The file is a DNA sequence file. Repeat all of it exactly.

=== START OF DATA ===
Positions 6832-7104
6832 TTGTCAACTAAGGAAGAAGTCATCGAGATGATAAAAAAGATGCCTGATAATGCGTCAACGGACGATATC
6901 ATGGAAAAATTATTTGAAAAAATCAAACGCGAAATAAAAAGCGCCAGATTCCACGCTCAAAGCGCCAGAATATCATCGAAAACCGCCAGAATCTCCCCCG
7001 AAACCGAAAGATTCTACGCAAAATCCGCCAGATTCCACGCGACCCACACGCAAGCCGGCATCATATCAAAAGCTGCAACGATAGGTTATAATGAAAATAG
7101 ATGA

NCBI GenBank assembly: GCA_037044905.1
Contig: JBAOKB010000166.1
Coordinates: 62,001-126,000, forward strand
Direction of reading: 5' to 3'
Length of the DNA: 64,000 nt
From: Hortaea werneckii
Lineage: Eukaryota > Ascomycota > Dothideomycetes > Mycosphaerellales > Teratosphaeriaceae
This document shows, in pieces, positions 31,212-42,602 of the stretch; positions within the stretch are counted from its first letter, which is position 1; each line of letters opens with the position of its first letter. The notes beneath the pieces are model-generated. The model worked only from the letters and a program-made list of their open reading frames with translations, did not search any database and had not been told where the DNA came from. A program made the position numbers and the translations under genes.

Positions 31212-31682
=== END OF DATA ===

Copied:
Positions 6832-7104
6832 TTGTCAACTAAGGAAGAAGTCATCGAGATGATAAAAAAGATGCCTGATAATGCGTCAACGGACGATATC
6901 ATGGAAAAATTATTTGAAAAAATCAAACGCGAAATAAAAAGCGCCAGATTCCACGCTCAAAGCGCCAGAATATCATCGAAAACCGCCAGAATCTCCCCCG
7001 AAACCGAAAGATTCTACGCAAAATCCGCCAGATTCCACGCGACCCACACGCAAGCCGGCATCATATCAAAAGCTGCAACGATAGGTTATAATGAAAATAG
7101 ATGA

NCBI GenBank assembly: GCA_037044905.1
Contig: JBAOKB010000166.1
Coordinates: 62,001-126,000, forward strand
Direction of reading: 5' to 3'
Length of the DNA: 64,000 nt
From: Hortaea werneckii
Lineage: Eukaryota > Ascomycota > Dothideomycetes > Mycosphaerellales > Teratosphaeriaceae
This document shows, in pieces, positions 31,212-42,602 of the stretch; positions within the stretch are counted from its first letter, which is position 1; each line of letters opens with the position of its first letter. The notes beneath the pieces are model-generated. The model worked only from the letters and a program-made list of their open reading frames with translations, did not search any database and had not been told where the DNA came from. A program made the position numbers and the translations under genes.

Positions 31212-31682